The issue with GMO is that the demand for non-genetically engineered products is there; what is lacking is the awareness. As a retailer, looking for ways to educate your clients on GMO can increase the popularity of these choices in your store.

Independent retailers can use this to their advantage, according to Internicola. “I think there’s a lot of movement around the right to know what is inside your products. It’s one of the core attributes of the natural food industry,” he says. “Most customers that come into a natural food store believe that the retailer has verified that the products in that store are good and clean. Retailers and manufacturers need to work together. They need to take that message into the store using their point of sale and saying these products are non-GMO and communicating to their customers why they have these products in their stores.”

Merchandising to create interest in non-GMO products can be difficult, because although most consumers would avoid GMO if these products were clearly labeled, putting special emphasis on non-GMO merchandise can hurt sales of other foods.

Lowery says Whole Foods does not make an effort to separately market non-GMO products. She says they have experienced a huge amount of growth due to rising demand for natural, healthier foods. However, she does not believe that encouraging non-GMO would hurt sales of more conventional products.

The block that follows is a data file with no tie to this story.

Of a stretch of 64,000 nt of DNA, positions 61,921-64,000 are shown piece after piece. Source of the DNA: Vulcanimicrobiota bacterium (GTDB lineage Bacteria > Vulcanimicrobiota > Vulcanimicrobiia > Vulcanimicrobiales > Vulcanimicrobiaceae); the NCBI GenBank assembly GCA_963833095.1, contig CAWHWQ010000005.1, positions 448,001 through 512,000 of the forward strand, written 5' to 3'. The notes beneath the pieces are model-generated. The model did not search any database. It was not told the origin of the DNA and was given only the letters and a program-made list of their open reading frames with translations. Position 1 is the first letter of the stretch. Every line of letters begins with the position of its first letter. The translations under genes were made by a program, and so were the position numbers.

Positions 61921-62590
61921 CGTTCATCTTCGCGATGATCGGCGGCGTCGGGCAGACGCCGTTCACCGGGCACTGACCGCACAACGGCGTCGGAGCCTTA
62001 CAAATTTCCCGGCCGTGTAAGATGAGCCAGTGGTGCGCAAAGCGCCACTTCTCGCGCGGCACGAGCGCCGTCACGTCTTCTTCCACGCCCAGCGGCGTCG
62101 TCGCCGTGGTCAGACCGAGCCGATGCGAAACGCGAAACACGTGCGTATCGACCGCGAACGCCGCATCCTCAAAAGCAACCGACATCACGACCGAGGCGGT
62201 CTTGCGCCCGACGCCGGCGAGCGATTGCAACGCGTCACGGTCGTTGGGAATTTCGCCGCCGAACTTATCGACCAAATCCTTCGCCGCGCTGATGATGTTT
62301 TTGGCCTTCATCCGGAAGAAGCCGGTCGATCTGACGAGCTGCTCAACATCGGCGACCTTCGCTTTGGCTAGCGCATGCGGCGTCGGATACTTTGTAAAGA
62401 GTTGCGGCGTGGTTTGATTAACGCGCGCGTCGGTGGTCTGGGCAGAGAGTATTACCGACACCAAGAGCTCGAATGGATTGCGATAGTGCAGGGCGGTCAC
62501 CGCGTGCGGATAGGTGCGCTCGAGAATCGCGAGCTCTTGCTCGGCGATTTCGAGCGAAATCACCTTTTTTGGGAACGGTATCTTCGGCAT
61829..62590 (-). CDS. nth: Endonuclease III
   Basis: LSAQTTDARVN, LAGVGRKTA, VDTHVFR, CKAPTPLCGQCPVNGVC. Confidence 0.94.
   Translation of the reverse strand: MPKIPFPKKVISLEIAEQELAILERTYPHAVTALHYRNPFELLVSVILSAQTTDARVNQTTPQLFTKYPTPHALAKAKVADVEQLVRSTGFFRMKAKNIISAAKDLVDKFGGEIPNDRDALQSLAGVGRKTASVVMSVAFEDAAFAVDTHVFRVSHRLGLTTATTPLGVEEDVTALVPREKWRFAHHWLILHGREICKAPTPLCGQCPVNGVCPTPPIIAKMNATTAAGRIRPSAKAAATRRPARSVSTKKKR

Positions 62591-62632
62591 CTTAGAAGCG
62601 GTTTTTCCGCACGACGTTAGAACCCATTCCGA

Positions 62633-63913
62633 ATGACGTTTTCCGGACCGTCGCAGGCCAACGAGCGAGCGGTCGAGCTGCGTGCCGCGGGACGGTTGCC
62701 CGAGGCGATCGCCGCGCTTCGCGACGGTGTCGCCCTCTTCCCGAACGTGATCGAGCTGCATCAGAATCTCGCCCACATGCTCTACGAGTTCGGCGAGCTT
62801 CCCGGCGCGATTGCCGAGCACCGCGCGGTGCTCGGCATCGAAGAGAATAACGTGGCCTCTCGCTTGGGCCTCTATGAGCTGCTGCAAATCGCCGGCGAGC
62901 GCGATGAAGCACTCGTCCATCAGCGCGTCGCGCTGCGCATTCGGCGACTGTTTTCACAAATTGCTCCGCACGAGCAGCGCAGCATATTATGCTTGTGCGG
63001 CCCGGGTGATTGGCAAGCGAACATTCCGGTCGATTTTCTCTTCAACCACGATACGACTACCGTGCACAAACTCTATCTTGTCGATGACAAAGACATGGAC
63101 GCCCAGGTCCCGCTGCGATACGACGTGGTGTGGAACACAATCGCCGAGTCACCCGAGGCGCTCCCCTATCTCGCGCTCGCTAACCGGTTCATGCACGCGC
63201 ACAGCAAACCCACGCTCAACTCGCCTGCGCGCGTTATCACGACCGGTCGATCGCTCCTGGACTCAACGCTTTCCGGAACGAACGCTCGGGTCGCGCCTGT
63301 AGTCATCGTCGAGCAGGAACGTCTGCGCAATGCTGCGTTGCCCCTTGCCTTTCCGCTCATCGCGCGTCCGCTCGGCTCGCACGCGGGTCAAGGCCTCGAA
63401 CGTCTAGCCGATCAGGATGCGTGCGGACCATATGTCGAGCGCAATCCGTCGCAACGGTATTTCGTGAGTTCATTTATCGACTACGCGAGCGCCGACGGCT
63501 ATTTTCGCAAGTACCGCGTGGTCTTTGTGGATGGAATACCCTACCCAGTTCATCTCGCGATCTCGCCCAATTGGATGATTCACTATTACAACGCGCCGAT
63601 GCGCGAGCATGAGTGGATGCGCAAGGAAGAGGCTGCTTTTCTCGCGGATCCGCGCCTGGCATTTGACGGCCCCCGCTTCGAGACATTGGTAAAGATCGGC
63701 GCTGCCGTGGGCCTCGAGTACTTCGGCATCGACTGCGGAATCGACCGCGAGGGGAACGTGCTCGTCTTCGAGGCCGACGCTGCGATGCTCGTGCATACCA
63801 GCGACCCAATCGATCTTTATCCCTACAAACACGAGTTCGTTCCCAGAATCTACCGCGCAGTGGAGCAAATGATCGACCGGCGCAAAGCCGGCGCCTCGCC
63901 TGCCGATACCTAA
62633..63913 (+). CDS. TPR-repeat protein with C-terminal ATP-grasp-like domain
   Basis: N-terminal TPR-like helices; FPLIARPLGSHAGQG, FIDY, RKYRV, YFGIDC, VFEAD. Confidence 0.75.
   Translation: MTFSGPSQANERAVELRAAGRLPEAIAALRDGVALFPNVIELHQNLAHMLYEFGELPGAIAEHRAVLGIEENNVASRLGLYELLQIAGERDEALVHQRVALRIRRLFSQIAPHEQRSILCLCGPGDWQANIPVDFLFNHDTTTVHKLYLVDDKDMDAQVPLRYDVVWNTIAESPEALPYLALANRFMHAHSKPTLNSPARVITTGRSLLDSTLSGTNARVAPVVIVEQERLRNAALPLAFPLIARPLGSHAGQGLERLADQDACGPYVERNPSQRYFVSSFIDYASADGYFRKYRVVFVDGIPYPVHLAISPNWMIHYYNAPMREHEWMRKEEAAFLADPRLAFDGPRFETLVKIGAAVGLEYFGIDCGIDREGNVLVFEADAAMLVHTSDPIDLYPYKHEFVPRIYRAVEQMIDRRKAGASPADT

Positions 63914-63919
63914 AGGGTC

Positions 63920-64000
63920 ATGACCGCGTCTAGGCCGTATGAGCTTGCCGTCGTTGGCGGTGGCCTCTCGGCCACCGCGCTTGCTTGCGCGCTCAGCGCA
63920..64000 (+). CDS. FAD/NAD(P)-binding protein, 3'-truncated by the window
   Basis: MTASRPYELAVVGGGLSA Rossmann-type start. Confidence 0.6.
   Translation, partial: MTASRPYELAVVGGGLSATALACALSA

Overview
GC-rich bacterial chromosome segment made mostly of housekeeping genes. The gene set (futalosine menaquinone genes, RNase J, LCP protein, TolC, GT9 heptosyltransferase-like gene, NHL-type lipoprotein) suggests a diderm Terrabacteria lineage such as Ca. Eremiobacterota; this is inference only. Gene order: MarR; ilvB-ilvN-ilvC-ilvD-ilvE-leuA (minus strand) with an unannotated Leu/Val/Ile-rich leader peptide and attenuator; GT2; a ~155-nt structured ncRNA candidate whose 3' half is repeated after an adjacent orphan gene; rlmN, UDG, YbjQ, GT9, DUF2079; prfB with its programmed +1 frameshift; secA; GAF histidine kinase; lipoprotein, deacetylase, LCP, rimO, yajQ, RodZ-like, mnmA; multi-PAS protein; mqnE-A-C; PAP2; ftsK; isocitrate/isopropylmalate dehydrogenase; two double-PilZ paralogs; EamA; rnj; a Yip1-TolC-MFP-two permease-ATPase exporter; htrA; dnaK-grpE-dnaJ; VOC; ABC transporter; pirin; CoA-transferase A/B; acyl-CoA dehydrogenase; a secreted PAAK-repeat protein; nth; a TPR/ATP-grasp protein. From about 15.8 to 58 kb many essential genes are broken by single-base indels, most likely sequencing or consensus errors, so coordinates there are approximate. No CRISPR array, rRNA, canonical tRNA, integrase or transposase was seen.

“We’re not about necessarily pushing non-GMOs. What we do is give customers a choice and let them decide,” she says.

Clarke believes placing an emphasis on buying non-GMO would not impact sales of conventional products since price is often a factor for shoppers. “This comes back to the whole idea of buying organic versus conventional. In some families, it’s just not affordable,” he says. “The good thing is that as more people buy organic, the cheaper it costs to produce, so hopefully in the future the price of conventional versus organic will be more in line, at which point there will be a drop in conventional food consumption.”

For discerning shoppers, the Non-GMO Shopping Guide is an online resource that lists non-GMO brands of grocery products in every category. A conventional retailer may not want to carry exclusively these products since that might transition them into a health retailer, alienating mainstream customers. However, carrying a balance of conventional and GMO-free products is a smart way to appeal to every consumer. If your store is larger, consider creating a separate section solely for natural foods where you can include non-GMO selections. That way, shoppers can choose which section to shop in without negatively impacting the sales of more mainstream products.

Since sales of organic and non-GMO products are only growing, consider only carrying labeled products as a first step. Get informed on GMO and pass that information along to consumers, keeping them informed on what is contained within those crops and what it means for their health. Keeping GMO out of stores and out of the hands of knowledgeable consumers will ensure the popularity of non-GMO products and the retailers that carry them will only grow.